But the fruit of the Spirit is love, joy, peace, patience, kindness, goodness, faith, gentleness, self-control. Galatians 5:22,23
Taking a slight turn this week, our discussion of The Fruit moves toward faith itself. As mentioned, all traits within Galatians 5:22,23 seem to have some overlap. Certainly our last couple of weeks have shown that as we’ve talked about kindness and goodness. It would lead us to believe that with other fruits such as love and gentleness, there is much to be said of compassion and honest care for others within the list. I hold that to be true and if we look at Jesus’ life, there is no shortage of compassion within His steps. His kindness, His goodness, and His gentleness were always on display.
But what about faith? We are called to be faithful but what is it in Christ that we observe as an example of faith? I believe His faithfulness was in obedience and trust in the Father. He did nothing outside of the Father’s will and He was constantly looking not for man’s approval, but God’s. In a couple weeks, we’ll end this series with the attribute of self-control. In kind of an interesting way, I see faith and self-control being counterparts within this list. I’ll dive more into self-control (temperance in the KJV) later. But could we honestly say that as we increase our faith, we increase our means of self-control (i.e. not being willing to succumb to temptation)? It seems both traits add to and reinforce one another.
Today we will discuss the spiritual fruit of faith; what it looked like in Christ and in return, how we model and show it to others. Faith can be a big, somewhat ambiguous topic so my attempt here is to take some bite-size chunks so we can make it a little easier to process. Without further adieu, let’s start it up!
1. Faithfulness in Jesus’ life was 100% devotion to the Father
Father, if you are willing, please take this cup of suffering away from me. Yet I want your will to be done, not mine. Luke 22:42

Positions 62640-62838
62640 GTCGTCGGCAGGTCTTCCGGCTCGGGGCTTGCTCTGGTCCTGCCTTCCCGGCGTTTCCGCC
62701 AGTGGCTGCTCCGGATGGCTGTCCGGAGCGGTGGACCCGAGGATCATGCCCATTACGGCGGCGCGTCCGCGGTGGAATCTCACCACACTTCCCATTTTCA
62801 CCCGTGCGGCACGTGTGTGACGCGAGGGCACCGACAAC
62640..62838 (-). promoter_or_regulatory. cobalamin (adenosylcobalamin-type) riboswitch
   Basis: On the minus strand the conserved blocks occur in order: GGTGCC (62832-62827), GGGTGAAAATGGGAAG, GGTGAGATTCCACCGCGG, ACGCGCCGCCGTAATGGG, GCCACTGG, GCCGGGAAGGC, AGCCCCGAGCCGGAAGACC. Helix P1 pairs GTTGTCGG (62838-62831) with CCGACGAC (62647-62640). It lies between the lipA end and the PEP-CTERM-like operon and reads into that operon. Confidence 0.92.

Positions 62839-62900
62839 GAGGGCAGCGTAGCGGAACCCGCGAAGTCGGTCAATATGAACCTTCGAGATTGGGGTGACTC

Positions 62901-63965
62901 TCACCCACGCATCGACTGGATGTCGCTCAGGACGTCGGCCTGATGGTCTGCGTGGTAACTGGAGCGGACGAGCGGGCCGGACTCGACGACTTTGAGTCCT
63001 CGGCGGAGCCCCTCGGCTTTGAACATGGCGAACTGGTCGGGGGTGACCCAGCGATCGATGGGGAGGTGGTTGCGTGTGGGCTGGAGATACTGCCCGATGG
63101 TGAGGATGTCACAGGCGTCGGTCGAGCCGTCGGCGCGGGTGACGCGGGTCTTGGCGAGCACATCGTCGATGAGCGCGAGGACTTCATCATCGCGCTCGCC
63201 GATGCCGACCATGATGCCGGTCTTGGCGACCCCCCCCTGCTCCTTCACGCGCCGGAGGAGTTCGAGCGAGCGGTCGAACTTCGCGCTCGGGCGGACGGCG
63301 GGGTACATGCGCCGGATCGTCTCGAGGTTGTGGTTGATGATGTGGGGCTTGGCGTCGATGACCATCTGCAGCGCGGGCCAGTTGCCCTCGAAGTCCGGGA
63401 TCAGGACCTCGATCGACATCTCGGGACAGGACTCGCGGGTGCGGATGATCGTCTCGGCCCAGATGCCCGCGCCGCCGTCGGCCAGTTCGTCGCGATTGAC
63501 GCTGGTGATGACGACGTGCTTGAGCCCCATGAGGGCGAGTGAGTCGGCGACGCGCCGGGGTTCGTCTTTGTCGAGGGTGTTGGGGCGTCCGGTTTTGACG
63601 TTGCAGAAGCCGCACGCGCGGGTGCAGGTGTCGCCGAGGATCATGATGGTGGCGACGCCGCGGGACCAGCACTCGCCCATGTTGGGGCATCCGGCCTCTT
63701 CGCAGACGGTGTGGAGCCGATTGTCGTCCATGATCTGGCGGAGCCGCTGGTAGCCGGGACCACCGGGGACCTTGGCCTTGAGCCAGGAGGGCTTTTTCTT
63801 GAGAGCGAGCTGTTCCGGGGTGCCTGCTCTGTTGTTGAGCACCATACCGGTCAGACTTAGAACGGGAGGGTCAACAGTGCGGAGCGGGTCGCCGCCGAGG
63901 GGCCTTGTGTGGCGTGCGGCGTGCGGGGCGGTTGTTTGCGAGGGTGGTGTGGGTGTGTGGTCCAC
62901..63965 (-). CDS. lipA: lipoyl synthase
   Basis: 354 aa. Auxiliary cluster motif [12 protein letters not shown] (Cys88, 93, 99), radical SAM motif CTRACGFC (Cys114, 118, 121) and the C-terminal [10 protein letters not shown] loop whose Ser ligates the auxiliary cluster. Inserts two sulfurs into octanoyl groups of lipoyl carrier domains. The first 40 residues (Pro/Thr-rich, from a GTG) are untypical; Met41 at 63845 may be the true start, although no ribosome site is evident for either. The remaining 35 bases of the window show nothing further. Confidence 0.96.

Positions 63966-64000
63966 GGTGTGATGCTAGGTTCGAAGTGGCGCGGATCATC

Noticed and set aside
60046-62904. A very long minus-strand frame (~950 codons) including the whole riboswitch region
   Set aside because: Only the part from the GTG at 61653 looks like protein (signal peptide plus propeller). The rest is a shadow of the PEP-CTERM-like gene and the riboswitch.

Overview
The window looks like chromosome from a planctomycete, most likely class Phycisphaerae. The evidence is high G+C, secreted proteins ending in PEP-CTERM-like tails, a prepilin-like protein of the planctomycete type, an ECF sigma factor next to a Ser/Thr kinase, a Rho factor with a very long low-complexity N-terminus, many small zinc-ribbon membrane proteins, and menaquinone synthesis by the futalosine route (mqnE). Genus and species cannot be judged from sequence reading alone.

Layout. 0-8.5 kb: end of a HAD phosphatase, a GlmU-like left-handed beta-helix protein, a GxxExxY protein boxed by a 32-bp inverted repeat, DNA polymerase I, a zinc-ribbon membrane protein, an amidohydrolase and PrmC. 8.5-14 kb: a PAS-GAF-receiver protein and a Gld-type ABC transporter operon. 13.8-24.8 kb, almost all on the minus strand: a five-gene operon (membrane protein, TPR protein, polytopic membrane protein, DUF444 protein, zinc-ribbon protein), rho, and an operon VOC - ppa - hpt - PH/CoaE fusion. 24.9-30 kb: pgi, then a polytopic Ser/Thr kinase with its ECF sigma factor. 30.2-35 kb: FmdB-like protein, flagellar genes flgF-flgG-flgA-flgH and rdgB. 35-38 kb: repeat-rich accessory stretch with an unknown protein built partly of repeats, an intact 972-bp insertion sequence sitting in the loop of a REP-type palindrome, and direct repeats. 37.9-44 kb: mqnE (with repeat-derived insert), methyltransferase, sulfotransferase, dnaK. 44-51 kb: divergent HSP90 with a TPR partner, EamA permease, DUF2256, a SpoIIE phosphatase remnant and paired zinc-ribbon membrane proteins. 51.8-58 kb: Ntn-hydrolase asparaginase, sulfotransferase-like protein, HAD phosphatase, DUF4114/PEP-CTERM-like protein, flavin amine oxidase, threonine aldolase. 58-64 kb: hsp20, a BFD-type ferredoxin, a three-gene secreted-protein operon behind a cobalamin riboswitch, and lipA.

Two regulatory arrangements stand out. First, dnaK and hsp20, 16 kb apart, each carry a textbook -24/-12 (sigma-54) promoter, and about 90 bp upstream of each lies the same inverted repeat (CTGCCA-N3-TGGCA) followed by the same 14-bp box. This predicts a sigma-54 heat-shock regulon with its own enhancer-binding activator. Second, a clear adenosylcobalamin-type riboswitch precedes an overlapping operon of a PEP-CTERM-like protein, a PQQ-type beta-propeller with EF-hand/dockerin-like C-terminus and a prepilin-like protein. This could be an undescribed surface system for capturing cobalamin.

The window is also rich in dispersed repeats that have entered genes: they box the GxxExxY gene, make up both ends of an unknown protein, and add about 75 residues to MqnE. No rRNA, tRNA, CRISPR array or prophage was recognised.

Jesus models faithfulness in a way that called Him to act and obey. Part of what comes to mind when we speak of faith is an idea of loyalty or trust. If you have faith in something, you trust that it is real. Certainly, Hebrews 11:1 provides one of the best definitions we can find in the Bible of faith: Now faith is the reality of what is hoped for, the proof of what is not seen. But faith in Jesus’ life may seem hard to wrap our minds around. After all, He is the Son of God. Doesn’t He already know the outcome of all things and have no need for faith in the unseen? In other words, hasn’t Jesus "tested out" and no longer needs to exhibit faith?
I believe the Bible gives us some reasons to question this notion. We see that Jesus knows He must go the cross but in laying down His divinity (and really His power not to experience death), He knows there is pain and suffering that awaits. He also knows there is separation from God as He becomes the sacrifice for mankind’s sin. But His faith sustains Him to trust the path He must go down, knowing His Father in turn will be faithful. So yes, Jesus has to display and possess faith in order to follow His Father’s will 100%.
2. Faithfulness led Jesus to the cross
And being found in appearance as a man, he humbled himself by becoming obedient to death -- even death on a cross! Philippians 2:8